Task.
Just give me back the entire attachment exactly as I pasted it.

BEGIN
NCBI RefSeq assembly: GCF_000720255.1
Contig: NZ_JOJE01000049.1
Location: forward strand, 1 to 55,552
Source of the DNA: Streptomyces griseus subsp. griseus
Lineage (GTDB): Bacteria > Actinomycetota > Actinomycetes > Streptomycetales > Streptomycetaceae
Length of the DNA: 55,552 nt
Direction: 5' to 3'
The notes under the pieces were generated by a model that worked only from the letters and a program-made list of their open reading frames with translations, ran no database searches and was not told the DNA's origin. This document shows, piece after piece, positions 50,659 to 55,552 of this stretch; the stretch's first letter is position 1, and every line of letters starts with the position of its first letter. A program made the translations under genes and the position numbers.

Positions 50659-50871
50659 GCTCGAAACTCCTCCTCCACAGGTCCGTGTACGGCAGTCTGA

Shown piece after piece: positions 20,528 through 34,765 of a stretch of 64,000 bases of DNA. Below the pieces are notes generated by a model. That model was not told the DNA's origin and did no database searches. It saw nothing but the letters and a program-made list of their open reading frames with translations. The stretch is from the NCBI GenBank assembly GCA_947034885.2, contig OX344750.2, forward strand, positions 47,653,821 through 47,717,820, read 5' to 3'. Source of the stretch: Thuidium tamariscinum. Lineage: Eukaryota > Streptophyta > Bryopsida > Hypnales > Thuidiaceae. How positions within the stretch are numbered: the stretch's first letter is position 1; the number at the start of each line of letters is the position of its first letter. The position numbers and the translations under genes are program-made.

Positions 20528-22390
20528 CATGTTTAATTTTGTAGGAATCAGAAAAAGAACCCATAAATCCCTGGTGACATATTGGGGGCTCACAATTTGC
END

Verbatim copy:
NCBI RefSeq assembly: GCF_000720255.1
Contig: NZ_JOJE01000049.1
Location: forward strand, 1 to 55,552
Source of the DNA: Streptomyces griseus subsp. griseus
Lineage (GTDB): Bacteria > Actinomycetota > Actinomycetes > Streptomycetales > Streptomycetaceae
Length of the DNA: 55,552 nt
Direction: 5' to 3'
The notes under the pieces were generated by a model that worked only from the letters and a program-made list of their open reading frames with translations, ran no database searches and was not told the DNA's origin. This document shows, piece after piece, positions 50,659 to 55,552 of this stretch; the stretch's first letter is position 1, and every line of letters starts with the position of its first letter. A program made the translations under genes and the position numbers.

Positions 50659-50871
50659 GCTCGAAACTCCTCCTCCACAGGTCCGTGTACGGCAGTCTGA

Shown piece after piece: positions 20,528 through 34,765 of a stretch of 64,000 bases of DNA. Below the pieces are notes generated by a model. That model was not told the DNA's origin and did no database searches. It saw nothing but the letters and a program-made list of their open reading frames with translations. The stretch is from the NCBI GenBank assembly GCA_947034885.2, contig OX344750.2, forward strand, positions 47,653,821 through 47,717,820, read 5' to 3'. Source of the stretch: Thuidium tamariscinum. Lineage: Eukaryota > Streptophyta > Bryopsida > Hypnales > Thuidiaceae. How positions within the stretch are numbered: the stretch's first letter is position 1; the number at the start of each line of letters is the position of its first letter. The position numbers and the translations under genes are program-made.

Positions 20528-22390
20528 CATGTTTAATTTTGTAGGAATCAGAAAAAGAACCCATAAATCCCTGGTGACATATTGGGGGCTCACAATTTGC